Q. Do you plan to do anything about the temporary relocation area because the people of Joe Slovo and Langa are quite unhappy about the resettlement to Delft? Is there going to be any kind of sensitivity from the Department towards the people who don’t want to leave their informal settlements? What is the kind of approach when it comes to these sensitivities?
A. We understand why people want to be where they are, they want to be close to their places of work, even though they’re occupying somebody else’s land. They want to be close to amenities. They want to have the kind of life that we are all having even though they are squatting. One of the things that needs to be rectified in terms of the spacial-development is we’ve got to take due care that where we build people houses they must trust us with those decisions. They also don’t want to be moved very far from where they are staying. Now the Delft area…the Slovo people were actually in town today demonstrating. There is that fear that when people are removed from land, they are not sure that when they come back that they will still be part of that community.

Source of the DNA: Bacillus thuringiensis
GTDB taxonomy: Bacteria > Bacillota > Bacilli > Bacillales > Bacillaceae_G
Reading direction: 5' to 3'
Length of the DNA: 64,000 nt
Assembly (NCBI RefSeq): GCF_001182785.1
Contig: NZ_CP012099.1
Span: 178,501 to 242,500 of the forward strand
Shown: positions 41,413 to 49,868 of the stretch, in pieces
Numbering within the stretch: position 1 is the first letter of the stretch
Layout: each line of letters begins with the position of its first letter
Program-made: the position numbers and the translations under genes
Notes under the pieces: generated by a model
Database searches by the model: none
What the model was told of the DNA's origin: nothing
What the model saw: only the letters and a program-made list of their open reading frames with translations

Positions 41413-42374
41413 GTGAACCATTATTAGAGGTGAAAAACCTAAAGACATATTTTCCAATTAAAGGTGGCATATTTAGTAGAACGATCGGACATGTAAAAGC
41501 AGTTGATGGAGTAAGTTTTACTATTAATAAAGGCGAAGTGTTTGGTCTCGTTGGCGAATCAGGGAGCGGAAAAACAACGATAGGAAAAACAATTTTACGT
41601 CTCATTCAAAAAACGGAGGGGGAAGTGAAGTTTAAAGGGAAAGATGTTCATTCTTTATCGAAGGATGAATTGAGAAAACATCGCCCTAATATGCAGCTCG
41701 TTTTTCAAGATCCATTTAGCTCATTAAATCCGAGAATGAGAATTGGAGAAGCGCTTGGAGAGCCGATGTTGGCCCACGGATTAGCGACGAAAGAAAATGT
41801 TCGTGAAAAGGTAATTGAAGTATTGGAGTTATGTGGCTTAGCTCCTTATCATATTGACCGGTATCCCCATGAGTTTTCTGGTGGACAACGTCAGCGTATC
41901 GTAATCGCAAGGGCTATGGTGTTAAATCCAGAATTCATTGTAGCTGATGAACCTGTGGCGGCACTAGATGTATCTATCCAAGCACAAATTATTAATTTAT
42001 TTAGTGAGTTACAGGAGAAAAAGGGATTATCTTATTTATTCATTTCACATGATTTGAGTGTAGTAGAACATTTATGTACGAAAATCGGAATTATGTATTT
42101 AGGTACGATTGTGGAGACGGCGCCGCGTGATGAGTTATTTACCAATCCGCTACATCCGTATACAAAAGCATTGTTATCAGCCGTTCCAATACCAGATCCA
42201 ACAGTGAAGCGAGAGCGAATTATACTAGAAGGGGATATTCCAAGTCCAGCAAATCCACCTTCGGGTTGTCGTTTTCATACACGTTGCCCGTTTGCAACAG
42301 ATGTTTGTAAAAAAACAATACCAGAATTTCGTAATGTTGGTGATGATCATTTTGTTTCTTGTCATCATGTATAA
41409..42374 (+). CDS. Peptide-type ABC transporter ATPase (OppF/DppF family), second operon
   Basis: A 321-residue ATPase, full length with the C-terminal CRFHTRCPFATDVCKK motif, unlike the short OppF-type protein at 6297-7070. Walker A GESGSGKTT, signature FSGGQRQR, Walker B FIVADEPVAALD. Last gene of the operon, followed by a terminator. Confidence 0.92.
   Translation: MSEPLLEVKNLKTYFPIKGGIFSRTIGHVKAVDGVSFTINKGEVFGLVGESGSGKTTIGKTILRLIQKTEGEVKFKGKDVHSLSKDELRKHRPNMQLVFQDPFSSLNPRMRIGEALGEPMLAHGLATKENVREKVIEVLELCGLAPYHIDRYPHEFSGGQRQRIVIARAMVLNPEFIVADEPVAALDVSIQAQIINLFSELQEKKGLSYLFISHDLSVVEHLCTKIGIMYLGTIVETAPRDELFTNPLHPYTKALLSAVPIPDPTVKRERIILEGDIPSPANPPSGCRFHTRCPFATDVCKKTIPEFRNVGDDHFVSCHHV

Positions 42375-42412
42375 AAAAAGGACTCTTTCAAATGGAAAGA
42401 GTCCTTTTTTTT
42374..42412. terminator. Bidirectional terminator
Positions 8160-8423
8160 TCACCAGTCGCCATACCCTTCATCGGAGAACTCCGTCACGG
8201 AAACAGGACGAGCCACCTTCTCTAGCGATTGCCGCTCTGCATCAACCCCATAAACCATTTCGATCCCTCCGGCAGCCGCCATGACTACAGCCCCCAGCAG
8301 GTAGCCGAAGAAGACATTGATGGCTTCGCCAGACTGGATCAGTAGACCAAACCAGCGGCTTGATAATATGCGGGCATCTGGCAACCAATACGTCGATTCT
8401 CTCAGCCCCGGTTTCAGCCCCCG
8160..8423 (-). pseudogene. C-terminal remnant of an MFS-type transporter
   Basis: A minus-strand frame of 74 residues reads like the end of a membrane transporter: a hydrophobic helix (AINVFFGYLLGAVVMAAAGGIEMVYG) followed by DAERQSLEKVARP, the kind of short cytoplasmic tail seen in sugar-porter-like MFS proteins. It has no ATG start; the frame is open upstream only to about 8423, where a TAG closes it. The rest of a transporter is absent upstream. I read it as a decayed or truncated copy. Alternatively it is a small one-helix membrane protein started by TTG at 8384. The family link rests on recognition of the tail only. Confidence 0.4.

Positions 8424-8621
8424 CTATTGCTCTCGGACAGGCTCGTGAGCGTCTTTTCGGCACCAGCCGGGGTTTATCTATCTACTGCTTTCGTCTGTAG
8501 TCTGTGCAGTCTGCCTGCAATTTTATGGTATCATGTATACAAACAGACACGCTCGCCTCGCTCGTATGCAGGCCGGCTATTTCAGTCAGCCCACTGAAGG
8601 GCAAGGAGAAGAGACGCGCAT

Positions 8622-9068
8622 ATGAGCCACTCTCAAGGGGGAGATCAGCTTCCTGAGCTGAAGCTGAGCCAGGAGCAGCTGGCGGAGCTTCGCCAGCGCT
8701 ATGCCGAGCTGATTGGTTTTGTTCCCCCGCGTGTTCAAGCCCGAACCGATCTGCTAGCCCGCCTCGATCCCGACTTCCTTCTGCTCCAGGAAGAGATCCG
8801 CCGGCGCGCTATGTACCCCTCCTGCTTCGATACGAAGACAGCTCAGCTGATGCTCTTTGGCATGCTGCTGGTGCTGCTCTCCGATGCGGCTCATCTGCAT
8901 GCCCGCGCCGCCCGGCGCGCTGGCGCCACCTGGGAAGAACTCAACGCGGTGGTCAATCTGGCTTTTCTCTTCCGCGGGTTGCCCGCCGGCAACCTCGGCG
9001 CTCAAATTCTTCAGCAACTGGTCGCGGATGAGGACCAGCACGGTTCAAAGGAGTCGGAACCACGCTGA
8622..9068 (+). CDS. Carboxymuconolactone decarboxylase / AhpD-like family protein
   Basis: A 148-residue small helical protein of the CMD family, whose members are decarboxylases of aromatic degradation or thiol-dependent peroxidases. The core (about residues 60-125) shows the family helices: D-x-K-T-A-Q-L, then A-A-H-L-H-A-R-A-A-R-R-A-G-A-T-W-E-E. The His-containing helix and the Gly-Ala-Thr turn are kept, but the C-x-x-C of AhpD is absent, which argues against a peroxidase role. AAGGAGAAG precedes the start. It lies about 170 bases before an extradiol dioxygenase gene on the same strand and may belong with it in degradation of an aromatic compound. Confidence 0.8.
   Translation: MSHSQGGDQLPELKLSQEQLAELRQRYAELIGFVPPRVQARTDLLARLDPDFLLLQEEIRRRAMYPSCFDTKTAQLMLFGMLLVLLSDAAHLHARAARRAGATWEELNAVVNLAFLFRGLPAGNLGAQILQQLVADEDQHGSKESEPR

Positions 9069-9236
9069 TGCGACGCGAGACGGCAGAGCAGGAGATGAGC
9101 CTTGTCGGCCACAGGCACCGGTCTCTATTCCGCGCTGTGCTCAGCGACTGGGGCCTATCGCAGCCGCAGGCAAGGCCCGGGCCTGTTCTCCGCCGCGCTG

Director General Itumeleng Kotsoane: These are not evictions, these are relocations and they are intended to be temporary, so that we can allow work to be done on that portion of land, allocated for infrastructure to be built. But what we also say to people is it may happen that not all of you will come back and therefore we are bound to find alternative settlements and we will try by all means to make sure that we don’t uproot people far from places of work. So we are quite aware of that, the Department and the Province are providing additional transport for those people to go work, for their kids to go to school and so forth. There is some sensitivity about that issue.
Q. In your speech you had this line about the shortfall; the current trend in housing will lead to a shortfall of R102 Billion in 2012. Is that referring to the total budget deficit or the housing budget? Could you explain those figures? In that context, what is your proposal to the private sector?
A. It’s not that I am telling what the private sector should not do or do, we have a plan, we want to table it before them. It is good not to publicise that in the street because it will cause confusion about it. I am going to meet with them in our centres. However what is surprising is the number of people who have come to me ever since I made this declaration. For example one person said that they would like to provide me with swimming pools and another person said that they would like to give an x amount of houses.
In terms of the budget overdraft because of the backlog, there is a lot of money that is going to be required. Those figures just show you how this thing can accelerate.